You’d be right to hesitate and think to yourself, “Do I really need another big-arse book about John Lennon and the Beatles?” In this case, though, you probably do.

2. Fab: An Intimate Life of Paul McCartney, by Howard Sounes

Ah, but do you need another big-arse book about Paul McCartney and the Beatles? Fortunately, in the case of Howard Sounes’s Fab, you’re not looking at a coffee-table volume but, rather, a proper biography. Sure, Barry Miles would seem to have the upper hand on McCartney bios, given that his contribution, Many Years from Now, was actually authorized by Macca himself, but with the 200+ interviews done by Sounes, the fact that he wasn’t working directly with his subject means that you’ll probably end up learning a few things that Sir Paul probably would prefer that you hadn’t. Given that Sounes manages to tackle both the highs and the lows of McCartney’s career while neither rhapsodizing nor crucifying the man, it’s no surprise that the reviews for Fab have been, well, fab.

3. Talking to Girls About Duran Duran: One Young Man’s Quest for True Love and a Cooler Haircut, by Rob Sheffield

I mean this in the best possible way and intend absolutely no disrespect to Rob Sheffield, but…I totally could’ve written this book. And so, for that matter, could my fellow Bullz-Eye editor, David Medsker. Even though this book may not mirror either of our lives precisely, it contains enough universal truths about growing up in the 1980s and the soundtrack of the era that the experience of reading it proves at various times to be heartwarming and heartbreaking but – fortunately – with a whole lot of hilarity also thrown into the mix. Covering everything from Duran Duran and Depeche Mode to Rob Base and DJ E-Z Rock and Def Leppard, it may be Sheffield’s memoir, but a lot of it is our lives, too. You’ll probably find it contains a bit of yours as well, even if you weren’t even yet born when the ’80s ended (man, did you just hear that really loud collective sigh from all of the thirty- and fortysomethings?)…and if you’re like David and I, it’ll probably make you want to write your own book. But until after you curse Sheffield for having written his first.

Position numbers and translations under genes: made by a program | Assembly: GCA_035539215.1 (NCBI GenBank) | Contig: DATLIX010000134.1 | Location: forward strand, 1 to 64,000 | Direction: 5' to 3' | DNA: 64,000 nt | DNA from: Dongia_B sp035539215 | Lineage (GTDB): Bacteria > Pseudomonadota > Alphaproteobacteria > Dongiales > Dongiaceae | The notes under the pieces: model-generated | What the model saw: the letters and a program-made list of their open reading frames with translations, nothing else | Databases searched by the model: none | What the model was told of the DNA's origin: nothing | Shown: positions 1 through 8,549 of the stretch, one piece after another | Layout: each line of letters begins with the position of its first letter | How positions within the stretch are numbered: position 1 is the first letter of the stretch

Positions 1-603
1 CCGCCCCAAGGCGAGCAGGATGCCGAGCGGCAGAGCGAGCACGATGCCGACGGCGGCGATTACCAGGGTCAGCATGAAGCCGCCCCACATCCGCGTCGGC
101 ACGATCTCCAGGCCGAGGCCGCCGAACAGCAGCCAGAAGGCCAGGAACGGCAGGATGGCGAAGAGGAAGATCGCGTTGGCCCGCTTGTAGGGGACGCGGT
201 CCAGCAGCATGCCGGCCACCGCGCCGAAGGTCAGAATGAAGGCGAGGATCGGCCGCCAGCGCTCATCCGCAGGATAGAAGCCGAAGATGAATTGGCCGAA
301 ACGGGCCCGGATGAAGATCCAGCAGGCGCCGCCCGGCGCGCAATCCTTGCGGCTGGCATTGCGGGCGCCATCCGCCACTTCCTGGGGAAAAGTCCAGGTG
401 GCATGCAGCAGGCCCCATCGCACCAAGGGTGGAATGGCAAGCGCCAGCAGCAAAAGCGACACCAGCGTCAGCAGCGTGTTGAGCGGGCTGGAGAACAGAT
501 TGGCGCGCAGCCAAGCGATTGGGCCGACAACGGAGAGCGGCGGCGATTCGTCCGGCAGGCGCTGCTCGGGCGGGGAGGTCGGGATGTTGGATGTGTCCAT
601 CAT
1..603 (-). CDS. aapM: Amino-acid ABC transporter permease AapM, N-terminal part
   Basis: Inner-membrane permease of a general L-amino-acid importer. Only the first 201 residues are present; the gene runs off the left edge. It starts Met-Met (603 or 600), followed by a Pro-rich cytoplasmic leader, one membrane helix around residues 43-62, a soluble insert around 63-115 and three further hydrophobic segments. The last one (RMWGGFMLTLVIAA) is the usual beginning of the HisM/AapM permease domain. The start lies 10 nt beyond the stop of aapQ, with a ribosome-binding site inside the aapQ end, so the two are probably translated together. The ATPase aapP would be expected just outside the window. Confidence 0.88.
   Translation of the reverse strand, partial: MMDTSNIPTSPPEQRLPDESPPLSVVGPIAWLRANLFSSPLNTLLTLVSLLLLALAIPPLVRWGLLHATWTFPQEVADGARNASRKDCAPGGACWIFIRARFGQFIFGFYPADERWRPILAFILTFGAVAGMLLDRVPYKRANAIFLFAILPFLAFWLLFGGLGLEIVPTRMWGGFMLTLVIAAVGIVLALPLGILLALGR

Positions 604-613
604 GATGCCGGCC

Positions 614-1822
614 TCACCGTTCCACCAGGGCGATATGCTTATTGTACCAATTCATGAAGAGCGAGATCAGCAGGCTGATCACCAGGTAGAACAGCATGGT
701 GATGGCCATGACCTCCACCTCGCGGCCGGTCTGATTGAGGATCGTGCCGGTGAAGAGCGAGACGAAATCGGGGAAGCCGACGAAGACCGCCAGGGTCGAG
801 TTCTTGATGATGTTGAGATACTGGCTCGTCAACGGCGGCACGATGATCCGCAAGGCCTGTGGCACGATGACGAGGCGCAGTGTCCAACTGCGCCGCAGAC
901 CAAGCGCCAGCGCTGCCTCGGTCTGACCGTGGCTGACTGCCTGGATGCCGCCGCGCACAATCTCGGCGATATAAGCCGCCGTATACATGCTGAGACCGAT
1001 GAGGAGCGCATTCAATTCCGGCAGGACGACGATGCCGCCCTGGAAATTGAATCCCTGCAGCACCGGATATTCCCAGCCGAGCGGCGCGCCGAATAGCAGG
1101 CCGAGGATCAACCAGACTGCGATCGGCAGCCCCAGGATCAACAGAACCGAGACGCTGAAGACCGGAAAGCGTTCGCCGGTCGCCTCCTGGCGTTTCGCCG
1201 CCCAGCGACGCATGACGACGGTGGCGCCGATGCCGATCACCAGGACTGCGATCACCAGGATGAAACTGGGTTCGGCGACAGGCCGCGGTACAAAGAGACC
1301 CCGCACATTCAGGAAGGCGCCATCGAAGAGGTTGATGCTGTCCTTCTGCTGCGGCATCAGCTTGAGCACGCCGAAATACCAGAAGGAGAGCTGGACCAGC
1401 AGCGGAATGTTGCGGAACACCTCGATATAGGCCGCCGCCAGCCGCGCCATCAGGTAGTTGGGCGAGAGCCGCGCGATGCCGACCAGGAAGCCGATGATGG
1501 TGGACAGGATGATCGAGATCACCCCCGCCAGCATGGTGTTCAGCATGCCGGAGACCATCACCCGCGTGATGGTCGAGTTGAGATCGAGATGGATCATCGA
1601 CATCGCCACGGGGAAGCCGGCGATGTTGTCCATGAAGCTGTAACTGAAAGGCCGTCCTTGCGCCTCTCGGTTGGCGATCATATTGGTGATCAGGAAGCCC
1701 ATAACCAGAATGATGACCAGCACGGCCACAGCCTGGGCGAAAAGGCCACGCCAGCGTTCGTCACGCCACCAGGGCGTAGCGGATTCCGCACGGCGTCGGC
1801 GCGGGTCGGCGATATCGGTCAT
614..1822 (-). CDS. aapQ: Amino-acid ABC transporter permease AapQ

4. A Wizard, A True Star: Todd Rundgren in the Studio, by Paul Myers

Paul Myers may have made his biggest literary splash – or certainly his most high profile, anyway – by penning Barenaked Ladies’ authorized biography, Public Stunts, Private Stories, but it’s his passion projects which have proven the most educational for music-bio aficionados.

2007 brought us his examination of the British blues scene of the 1960s as viewed through the kaleidoscope of Long John Baldry’s career (It Ain’t Easy: Long John Baldry and the Birth of the British Blues). Now, Myers has set his sights on a more mainstream musical figure…although, really, when someone inspires his followers to declare, “Todd is God,” doesn’t that by definition mean that they have a cult following?

But I digress.

With A Wizard, A True Star, Myers attempts the daunting task of exploring Rundgren’s work behind the board, as it were, exploring in great detail the albums that he’s produced over the years, including Meat Loaf’s Bat Out of Hell, the New York Dolls’ self-titled album, XTC’s Skylarking, and, as the cliche goes, many, many more. Researched and written with the participation and cooperation of Rundgren himself, Myers also draws upon exclusive new interviews with Robbie Robertson, Patti Smith, XTC, Sparks, Daryl Hall and John Oates, Meat Loaf, Jim Steinman, Cheap Trick, Grand Funk, The Psychedelic Furs, The Tubes, Steve Hillage, and the members of Utopia.

If you’re a Rundgren fan and didn’t already know what you wanted for Christmas before reading this, I think it’s fair to say that you do now.

5. Husker Du: The Story of the Noise-Pop Pioneers Who Launched Modern Rock, by Andrew Earles

In the interest of full disclosure, I must admit that I have yet to pick up a copy of this book, but while I’m not necessarily expecting it to top Michael Azerrad’s look at the band in Our Band Could Be Your Life: Scenes from the American Indie Underground 1981-1991, the idea of someone putting together a full-fledged history of the work that Bob Mould, Grant Hart, and Greg Norton did together has me excited enough that I feel like I should at least spread the word about it.

Here’s the official description of the book:

Taking their name from a popular Danish children’s board game, Bob Mould, Grant Hart, and Greg Norton formed Hüsker Dü in St. Paul, Minnesota, in 1979 as a wildly cathartic outfit fueled by a cocktail of volume and velocity. Author Andrew Earles examines how Hüsker Dü became the first hardcore band to marry pop melodies with psychedelic influences and ear-shattering volume, and in the process become one of the most influential rock bands of the 1980s indie underground. Earles also explores how the Twin Cities music scene, the creative and competitive dynamic between Mould and Hart, and their personal lives all contributed to the band’s incredible canon and messy demise. Few bands from the American indie movement did more than Hüsker Dü to inform the alternative rock styles that breached the mainstream in the 1990s. Here, finally, is the story behind their brilliance.

Hey, it certainly sounds good. Whichever one of us gets it first, meet back here and let the other know how it is, deal?

Read the rest of this entry »